Dagenham man held over savage attack
PUBLISHED: 14:28 25 September 2009 | UPDATED: 10:03 11 August 2010
A HAMMER-wielding son who split his mother s head open after she criticised his time-keeping and appearance will be held in a secure hospital indefinitely. Karl Darrington, 39, battered his mum Anna after she shooed him out of the door for arriving too e
A HAMMER-wielding son who split his mother's head open after she criticised his time-keeping and appearance will be held in a secure hospital indefinitely.
Karl Darrington, 39, battered his mum Anna after she shooed him out of the door for arriving 'too early' at her home in Dagenham.
The Asperger's syndrome sufferer refused to leave and saw red after the mum-of-two described his clothes as 'scruffy', Snaresbrook Crown Court heard.
Dad Ernest and Darrington's younger brother Wesley 'wrestled' Darrington to the floor at the family's house in Greenfield Road before police arrived.
Doctors at King George Hospital, Goodmayes, used special suture stitches to piece together Anna's scalp and she is understood to have recovered from her injuries.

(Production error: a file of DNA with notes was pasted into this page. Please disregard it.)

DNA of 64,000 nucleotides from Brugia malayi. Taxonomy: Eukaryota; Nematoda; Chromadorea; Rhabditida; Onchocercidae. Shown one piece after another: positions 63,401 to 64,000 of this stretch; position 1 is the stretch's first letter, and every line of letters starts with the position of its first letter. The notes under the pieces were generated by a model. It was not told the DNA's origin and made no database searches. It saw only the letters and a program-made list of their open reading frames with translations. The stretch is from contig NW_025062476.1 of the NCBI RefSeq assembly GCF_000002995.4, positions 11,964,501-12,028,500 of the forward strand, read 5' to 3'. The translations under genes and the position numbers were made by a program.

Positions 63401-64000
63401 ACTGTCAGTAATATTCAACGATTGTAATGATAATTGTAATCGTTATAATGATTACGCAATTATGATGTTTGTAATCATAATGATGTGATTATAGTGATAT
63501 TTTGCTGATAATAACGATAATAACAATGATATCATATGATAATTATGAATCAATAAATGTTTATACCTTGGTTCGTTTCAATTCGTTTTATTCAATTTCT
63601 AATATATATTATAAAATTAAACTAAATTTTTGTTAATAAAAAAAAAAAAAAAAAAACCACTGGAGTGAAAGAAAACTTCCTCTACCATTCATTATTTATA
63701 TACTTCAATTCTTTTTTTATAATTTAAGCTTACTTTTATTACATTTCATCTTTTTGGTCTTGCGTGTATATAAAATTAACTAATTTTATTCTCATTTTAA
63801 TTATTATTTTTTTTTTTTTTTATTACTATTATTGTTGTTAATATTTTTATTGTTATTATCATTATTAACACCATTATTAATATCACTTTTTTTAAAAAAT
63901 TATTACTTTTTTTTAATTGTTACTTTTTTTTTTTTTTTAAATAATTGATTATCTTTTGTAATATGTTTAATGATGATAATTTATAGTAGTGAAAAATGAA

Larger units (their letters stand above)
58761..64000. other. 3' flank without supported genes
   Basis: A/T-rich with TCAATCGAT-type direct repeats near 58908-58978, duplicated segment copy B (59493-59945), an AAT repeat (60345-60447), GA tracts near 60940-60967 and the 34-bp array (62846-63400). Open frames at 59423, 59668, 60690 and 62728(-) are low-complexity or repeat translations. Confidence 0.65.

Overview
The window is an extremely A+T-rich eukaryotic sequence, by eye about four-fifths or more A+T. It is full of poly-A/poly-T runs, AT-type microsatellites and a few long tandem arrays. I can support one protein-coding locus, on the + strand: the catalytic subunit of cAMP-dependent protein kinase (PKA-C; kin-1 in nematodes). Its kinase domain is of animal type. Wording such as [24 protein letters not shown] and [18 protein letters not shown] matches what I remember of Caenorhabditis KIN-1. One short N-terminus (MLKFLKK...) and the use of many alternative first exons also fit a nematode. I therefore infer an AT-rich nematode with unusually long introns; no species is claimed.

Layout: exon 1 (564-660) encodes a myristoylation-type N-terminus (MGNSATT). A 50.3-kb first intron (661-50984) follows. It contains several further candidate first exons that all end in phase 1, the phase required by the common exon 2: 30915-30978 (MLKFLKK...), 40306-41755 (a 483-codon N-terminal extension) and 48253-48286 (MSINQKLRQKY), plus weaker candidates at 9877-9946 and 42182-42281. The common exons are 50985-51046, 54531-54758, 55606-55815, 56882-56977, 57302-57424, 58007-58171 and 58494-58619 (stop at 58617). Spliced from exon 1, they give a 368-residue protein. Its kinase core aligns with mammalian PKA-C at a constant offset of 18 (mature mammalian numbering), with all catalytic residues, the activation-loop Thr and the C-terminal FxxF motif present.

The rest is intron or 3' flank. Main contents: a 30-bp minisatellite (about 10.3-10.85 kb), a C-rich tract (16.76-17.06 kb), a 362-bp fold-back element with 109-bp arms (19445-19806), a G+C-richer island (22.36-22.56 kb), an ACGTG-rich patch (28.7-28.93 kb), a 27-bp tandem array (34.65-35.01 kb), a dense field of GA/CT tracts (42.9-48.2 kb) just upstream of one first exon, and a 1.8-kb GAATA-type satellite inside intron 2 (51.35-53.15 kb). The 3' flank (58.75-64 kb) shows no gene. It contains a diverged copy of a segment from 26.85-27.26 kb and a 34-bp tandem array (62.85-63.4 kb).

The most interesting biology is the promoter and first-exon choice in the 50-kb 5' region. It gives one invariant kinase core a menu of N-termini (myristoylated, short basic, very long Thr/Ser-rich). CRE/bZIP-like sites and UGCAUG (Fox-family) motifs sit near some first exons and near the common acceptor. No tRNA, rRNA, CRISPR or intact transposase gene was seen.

Her son was detained at the John Howard Centre, in Homerton, under the Mental Health Act after admitting wounding with intent to do grievous bodily harm.
Dr Richard Latham, a consultant forensic psychiatrist at the John Howard Centre, revealed to the court: "Mr Darrington's health has actually deteriorated since being with us."
A second psychiatrist, Dr Alex Acosta-Armas, agreed that Darrington should face treatment on a psychiatric ward rather than languish behind bars.
Prosecutor Glen Carrasco had told the court: "The defendant came around about 11am in anticipation of lunch.
"But his mother said: 'Karl, you're too early, you will have to come round later'."
Darrington stalked into his parents' lounge where his mother went on to describe her son's clothing as 'scruffy', the court heard.
"All of a sudden she remembers feeling a thump and she was in a daze", said the prosecutor.
"The next thing she saw was the defendant wrestling with his father.
"She says that her head was splitting and she describes blood everywhere."
Brave Ernest and Wesley subdued Darrington until police arrived at the scene on June 23 last year.
Ernest told officers he looked on in horror as his son brandished a hammer before launching the savage attack.
"He swung the hammer sideways across the back of his mother's head," said Mr Carrasco.
Darrington, formerly of Haskard Road, Dagenham, admitted wounding with intent to do grievous bodily harm.
Judge Timothy King told him: "A term of imprisonment is not appropriate in your case."
It will be for the doctors to say when, if ever, Darrington should be released.
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